The Indian Michael Scott

When creating Jagdeep Chaddha, was it difficult to find the right level of exaggeration whilst still trying to keep him grounded and relatable?

I think that’s always the challenge when you’re acting – finding that right level. You’re given lines and you have to make the gag work but you have to keep it real. The gags are there by the writer and director, your job is to keep it real. It’s not our job to think about the gag, your primary responsibility is to keep it true.

This kind of format and approach to a comedy show is still relatively experimental for Indian audiences. Are you nervous about how people will receive it?

It is very different and I like the fact that it is a very different kind of humour. But on some level, I feel if something works, it works. I can’t get into whether it will be a hit or not, you have no idea. But it’s not something I’m thinking about it.

I’m also grateful to the makers because I’m sure it must not have been easy for them, because, as you said, it’s the kind of humour we haven’t often seen in India. But they were brave enough to stick to that and didn’t compromise on that.

Given that in the show, the camera is a character in itself, was it strange acting to camera and working with it rather than ignoring it?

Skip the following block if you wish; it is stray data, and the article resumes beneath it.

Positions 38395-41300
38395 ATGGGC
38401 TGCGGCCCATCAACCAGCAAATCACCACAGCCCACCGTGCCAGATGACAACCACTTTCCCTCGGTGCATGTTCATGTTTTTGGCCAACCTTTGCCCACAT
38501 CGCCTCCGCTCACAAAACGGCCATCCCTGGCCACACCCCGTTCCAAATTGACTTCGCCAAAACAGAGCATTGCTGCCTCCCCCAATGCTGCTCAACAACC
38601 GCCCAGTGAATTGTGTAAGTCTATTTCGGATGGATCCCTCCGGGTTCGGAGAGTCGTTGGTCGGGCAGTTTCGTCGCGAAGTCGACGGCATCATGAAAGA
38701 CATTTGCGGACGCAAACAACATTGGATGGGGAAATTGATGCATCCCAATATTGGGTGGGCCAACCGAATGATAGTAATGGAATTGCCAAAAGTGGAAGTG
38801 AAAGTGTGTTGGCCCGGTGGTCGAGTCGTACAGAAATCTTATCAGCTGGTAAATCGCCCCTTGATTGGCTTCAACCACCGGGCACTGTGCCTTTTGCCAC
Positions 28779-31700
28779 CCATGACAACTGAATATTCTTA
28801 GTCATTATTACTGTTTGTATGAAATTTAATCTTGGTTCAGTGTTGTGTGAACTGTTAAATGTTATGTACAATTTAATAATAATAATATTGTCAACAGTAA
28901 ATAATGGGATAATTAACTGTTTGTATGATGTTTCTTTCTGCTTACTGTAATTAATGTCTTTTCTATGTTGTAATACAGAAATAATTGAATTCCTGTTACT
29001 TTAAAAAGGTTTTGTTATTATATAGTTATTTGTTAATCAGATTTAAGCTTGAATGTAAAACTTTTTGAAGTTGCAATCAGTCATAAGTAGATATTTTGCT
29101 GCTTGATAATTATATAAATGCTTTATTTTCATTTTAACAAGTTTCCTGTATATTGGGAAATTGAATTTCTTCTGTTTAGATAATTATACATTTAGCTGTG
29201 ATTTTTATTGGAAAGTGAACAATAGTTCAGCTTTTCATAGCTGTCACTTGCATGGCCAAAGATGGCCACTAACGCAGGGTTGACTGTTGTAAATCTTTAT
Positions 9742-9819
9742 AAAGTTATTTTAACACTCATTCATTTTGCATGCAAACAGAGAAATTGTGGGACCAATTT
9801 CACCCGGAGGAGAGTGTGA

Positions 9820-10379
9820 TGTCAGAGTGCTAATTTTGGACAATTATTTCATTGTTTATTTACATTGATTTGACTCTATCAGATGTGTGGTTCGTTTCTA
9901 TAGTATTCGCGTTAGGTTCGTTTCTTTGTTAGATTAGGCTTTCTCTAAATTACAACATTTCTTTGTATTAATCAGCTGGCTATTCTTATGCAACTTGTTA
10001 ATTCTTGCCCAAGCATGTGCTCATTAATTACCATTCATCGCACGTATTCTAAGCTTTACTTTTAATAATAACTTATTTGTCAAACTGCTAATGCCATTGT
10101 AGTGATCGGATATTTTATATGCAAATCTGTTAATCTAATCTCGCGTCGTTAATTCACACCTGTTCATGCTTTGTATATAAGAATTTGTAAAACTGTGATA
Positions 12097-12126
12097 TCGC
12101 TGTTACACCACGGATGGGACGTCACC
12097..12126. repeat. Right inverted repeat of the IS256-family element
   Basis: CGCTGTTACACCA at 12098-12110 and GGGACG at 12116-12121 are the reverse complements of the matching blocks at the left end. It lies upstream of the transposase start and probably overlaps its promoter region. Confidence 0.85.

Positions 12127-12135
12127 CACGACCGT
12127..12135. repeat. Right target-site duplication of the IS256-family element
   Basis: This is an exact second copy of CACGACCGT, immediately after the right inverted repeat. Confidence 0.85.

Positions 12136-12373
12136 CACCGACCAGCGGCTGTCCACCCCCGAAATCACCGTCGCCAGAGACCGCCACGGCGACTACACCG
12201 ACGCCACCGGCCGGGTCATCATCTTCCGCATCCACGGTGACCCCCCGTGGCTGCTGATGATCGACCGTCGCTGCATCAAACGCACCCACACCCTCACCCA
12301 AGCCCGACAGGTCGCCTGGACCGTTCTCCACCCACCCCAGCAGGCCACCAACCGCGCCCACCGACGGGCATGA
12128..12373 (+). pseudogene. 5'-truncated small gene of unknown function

Yeah, I had a tough time with that because as an actor you’re trained to ignore the camera. That’s what you do day in day out and here it was completely different because the cameras is a character. You have to acknowledge it and recognise it. And I have to say, for the first few days of shoot, it was a challenge to get reminded that at times we have to look to camera. But then you start playing with it till you get comfortable with it.

When you’re shooting a scene, how can you tell if something’s genuinely funny?

Sometimes you can never tell. For me, very often it’s about the kind of project it is. There are projects where, and there might have been a few scenes in this one as well, the humour comes from a cut of this or cut of that. You’re not a part of the entire scene so you never know. It’s completely in the director’s head and you have to trust them completely. But here, a lot of these scenes were shot fully, from beginning to end. So you see the scene as the viewer might see it in some sense. That made it easier to tell and you kind of knew and you can say ‘let’s do another one because this didn’t feel right’. If there was any one actor who didn’t feel good about it, if there was time and all the rest of it, very often we did another one and then you’d get one that works for everyone.

With a lot of US comedy shows there’s a culture of improvising to create those small moments of comedy. Was there much improvising on this?

We had set scripts, but we did improvise and try different things which you do in other projects as well. The actors and directors were open to it. I remember Debbie (Rao, director) used to have this concept where we did a take and if she got what she wanted, she’d do a ‘fun take’ where everybody does what they want. Sometimes something interesting would emerge and we would go down that path.

The Office will be available on Hotstar on June 28th